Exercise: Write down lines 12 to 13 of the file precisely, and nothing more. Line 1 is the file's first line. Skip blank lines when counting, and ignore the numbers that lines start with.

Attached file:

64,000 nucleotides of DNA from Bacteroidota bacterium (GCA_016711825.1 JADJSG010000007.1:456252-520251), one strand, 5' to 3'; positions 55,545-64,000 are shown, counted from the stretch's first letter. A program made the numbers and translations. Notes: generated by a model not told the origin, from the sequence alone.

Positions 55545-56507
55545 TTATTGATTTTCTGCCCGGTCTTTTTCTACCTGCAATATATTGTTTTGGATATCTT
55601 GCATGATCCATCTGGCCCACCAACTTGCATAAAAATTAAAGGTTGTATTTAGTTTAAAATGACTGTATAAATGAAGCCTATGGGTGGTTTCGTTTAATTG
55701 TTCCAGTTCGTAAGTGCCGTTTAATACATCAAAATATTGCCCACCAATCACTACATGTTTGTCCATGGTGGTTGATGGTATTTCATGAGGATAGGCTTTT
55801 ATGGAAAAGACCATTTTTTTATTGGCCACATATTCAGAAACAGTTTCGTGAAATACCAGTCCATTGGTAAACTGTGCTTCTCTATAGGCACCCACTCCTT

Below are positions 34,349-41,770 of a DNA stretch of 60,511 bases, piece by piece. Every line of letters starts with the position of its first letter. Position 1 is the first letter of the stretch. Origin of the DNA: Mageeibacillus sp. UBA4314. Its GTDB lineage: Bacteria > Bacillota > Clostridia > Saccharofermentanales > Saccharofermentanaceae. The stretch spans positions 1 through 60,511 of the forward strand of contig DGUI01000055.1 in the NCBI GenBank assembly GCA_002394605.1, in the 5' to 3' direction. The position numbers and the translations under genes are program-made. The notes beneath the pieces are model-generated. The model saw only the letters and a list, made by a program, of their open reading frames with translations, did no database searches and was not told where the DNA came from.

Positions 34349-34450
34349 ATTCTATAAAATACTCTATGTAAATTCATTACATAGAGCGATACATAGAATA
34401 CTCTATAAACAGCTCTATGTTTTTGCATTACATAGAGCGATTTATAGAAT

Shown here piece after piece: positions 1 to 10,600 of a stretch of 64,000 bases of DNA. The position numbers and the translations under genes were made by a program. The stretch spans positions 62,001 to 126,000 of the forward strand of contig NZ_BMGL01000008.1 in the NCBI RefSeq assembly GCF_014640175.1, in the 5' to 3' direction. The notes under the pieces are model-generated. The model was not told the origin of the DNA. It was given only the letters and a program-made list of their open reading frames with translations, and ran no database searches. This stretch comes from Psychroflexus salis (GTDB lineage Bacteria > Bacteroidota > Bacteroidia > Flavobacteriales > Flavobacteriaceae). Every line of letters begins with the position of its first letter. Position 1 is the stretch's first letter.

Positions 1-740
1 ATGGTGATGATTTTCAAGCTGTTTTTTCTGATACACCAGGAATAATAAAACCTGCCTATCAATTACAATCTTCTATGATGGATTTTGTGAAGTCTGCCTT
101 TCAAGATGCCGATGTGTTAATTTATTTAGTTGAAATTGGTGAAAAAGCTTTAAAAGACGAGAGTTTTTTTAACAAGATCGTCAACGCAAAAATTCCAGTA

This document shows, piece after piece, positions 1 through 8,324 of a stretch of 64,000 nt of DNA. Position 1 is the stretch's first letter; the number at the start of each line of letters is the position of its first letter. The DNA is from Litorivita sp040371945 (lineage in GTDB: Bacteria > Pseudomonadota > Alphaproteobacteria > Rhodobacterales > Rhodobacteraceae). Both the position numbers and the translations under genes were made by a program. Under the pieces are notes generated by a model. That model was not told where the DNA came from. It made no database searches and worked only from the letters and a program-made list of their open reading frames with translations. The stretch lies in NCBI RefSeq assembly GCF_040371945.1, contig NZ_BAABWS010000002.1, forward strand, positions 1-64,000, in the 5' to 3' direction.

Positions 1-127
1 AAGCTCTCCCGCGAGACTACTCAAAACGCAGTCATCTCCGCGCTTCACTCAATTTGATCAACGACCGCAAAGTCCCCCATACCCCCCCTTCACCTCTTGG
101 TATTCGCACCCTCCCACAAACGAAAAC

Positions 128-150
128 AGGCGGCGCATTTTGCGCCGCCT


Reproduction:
Positions 1-740
1 ATGGTGATGATTTTCAAGCTGTTTTTTCTGATACACCAGGAATAATAAAACCTGCCTATCAATTACAATCTTCTATGATGGATTTTGTGAAGTCTGCCTT